We scaffold out a new GitHub repo to deploy netlify functions and a small index.html file, while covering Makefile basics and netlify.toml. The lesson ends with a working Netlify site.
Chris Biscardi: [0:00] We've designed and implemented the React component for our OpenGraph image. Next, we need to set up a git repo and deploy it to Netlify, which is where we're going to deploy our functions. After making a directory, we can initialize a new git repo.
[0:14] Next, we'll use the VS Code CLI to open this directory. We'll start by initializing a new package.json. Then, we'll create an index.html. This index.html will deploy by default when we deploy it in Netlify, so we can check to make sure that the deployment worked.
[0:29] We'll also need that netlify.toml with a build section that specifies the directory the functions will live in and also the command we will use to build everything. In this case, because we will end up with multiple functions and those functions need to have their dependencies installed separately, we're going to use Make. All our functions will live in the functions directory.
[0:49] To use Make, we'll create a Makefile with an install command. It's important that each command we put into this install command is started by a tab at the beginning of a line.
[0:58] We don't have any packages to install yet. I'm going to use a CLI command called echo to echo "installed" to the console output. We can also ga * to add all the files in the current directory.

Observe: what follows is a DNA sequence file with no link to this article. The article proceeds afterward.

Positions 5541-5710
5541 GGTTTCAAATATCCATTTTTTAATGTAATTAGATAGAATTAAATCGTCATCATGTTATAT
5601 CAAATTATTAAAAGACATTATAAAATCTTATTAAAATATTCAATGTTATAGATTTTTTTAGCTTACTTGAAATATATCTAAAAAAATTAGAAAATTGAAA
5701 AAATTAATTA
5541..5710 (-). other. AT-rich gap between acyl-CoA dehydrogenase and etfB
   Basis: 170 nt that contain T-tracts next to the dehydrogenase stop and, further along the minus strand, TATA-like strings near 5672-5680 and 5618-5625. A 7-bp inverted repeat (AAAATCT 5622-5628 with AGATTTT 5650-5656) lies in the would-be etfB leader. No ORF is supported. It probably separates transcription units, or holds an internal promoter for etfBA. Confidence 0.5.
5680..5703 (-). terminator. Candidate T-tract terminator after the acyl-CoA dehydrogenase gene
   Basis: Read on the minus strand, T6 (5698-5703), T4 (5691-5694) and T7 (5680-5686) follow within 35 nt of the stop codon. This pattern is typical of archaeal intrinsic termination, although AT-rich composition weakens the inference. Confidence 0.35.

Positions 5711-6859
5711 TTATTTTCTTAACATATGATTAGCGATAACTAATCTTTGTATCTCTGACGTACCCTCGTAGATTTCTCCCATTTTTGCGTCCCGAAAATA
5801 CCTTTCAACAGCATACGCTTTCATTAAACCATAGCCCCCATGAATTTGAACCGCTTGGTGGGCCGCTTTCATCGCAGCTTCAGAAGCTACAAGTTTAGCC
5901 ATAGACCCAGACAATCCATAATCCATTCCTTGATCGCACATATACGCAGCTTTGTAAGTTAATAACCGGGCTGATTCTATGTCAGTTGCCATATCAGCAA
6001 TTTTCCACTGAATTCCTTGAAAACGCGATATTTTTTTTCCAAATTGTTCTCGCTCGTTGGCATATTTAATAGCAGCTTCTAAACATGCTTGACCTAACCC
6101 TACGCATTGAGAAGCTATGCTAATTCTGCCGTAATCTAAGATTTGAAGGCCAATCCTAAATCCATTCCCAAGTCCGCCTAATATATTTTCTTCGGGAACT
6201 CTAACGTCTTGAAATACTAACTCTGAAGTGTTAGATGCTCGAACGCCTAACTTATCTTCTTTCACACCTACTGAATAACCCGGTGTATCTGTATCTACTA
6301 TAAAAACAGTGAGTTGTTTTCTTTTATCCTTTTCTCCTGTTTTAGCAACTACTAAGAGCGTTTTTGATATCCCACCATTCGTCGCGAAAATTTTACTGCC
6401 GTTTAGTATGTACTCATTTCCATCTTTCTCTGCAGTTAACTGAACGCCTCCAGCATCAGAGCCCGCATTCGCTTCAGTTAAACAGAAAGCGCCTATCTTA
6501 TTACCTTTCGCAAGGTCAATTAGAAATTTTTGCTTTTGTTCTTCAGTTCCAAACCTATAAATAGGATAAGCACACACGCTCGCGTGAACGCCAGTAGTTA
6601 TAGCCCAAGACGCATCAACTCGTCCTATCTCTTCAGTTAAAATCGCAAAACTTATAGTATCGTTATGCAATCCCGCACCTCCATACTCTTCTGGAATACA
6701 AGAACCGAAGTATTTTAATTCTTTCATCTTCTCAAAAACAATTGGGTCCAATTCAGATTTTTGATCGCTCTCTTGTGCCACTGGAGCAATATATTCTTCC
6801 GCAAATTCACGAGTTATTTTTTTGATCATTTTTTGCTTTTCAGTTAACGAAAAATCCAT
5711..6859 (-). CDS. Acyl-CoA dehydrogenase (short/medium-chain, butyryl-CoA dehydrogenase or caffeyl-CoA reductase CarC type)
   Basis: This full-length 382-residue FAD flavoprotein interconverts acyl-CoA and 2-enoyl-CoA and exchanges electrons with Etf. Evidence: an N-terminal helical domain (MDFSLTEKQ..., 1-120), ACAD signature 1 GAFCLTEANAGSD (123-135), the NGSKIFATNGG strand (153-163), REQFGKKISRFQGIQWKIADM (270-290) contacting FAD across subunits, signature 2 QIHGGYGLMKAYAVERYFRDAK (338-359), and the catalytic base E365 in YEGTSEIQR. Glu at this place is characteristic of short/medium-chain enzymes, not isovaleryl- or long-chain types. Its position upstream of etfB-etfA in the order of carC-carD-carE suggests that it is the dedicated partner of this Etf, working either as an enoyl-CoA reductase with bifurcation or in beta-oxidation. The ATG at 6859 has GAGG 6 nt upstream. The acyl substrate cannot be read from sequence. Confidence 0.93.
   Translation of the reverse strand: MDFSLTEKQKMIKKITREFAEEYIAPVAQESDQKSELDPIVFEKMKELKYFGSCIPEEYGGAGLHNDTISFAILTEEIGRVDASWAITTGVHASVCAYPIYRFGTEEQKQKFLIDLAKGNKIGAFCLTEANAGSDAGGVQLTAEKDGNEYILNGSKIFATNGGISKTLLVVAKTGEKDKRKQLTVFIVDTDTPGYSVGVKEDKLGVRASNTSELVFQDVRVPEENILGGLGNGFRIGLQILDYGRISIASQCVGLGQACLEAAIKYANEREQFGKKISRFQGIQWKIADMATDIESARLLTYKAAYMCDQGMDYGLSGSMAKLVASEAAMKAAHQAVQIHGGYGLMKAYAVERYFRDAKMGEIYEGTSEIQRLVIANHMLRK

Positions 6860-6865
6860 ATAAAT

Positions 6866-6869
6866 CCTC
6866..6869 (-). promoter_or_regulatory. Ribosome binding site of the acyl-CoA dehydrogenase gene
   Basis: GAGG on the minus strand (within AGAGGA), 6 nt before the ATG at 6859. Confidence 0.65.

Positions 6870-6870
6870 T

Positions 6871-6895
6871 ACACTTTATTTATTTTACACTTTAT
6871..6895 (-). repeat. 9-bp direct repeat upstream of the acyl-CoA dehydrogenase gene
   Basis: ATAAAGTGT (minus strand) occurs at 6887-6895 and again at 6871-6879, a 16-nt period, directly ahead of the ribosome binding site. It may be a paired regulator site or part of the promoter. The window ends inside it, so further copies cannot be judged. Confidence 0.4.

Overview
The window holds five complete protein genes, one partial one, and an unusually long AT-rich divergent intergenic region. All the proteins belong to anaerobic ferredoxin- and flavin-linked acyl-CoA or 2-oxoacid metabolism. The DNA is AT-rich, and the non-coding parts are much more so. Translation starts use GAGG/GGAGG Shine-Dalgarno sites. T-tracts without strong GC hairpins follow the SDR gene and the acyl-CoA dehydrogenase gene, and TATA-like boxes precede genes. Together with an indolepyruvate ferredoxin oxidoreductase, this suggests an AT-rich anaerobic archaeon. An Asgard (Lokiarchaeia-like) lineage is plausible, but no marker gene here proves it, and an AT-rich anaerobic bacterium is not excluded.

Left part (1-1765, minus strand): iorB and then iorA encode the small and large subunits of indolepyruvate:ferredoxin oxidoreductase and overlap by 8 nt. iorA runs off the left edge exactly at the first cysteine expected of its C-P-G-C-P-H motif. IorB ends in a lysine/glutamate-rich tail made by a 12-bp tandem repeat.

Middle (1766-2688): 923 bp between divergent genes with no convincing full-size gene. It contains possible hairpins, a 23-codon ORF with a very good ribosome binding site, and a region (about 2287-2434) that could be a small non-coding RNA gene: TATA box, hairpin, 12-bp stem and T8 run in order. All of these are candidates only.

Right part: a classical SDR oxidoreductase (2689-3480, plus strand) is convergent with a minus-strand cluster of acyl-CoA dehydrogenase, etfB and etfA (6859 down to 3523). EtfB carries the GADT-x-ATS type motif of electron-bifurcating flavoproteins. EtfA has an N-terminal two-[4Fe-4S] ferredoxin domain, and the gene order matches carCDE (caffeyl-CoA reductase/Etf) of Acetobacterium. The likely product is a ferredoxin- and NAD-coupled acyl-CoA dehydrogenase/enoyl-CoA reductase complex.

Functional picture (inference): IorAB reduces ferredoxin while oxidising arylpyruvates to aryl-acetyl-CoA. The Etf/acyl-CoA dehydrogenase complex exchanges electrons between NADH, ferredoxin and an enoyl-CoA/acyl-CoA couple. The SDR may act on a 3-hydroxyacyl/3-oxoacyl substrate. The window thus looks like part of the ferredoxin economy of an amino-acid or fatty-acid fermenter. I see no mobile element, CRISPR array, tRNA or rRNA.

[1:13] After giving a commit message, we'll need to create the repo on GitHub. We can do this using the hub CLI, which I have aliased to git, so I can run git create which calls hub create. Note that this gave us a URL of our new git repo on GitHub.
[1:27] If we click the URL to go to the page, we can see the GitHub repo opened on the browser on the left. If we check our git remotes, we can see that the origin is pointing at this git repo, so we need to git push set upstream origin master. If we refresh our repo, we can see all the new files that we just created.
[1:43] Next, we have to go to Netlify. We'll click New site from Git and choose from GitHub. I named my repo egghead-opengraph-images, so I'm going to go click that repo. Note that it auto discovered the build command from netlify.toml. The publish directory will just be the root of the repo, so we don't have to worry about anything else.
[2:06] If we click Deploy Site, we can see that the site deploy is in progress. Now that the site is built, we can check to make sure our install command was run, which we can see here in the make install. We can also see that the function directory was discovered, which is important for us later, and that we had three new files to upload.
[2:22] If we go back to our new URL, we can see that it worked. Also note that if we go to /Makefile in the URL, our make file is being served as part of our application. We won't have any secrets here, so it doesn't matter for us. It's nice to show the open source code directly available on the site.
[2:40] If you wanted to hide this code, you could put the index.html file in a subdirectory and change the publish directory.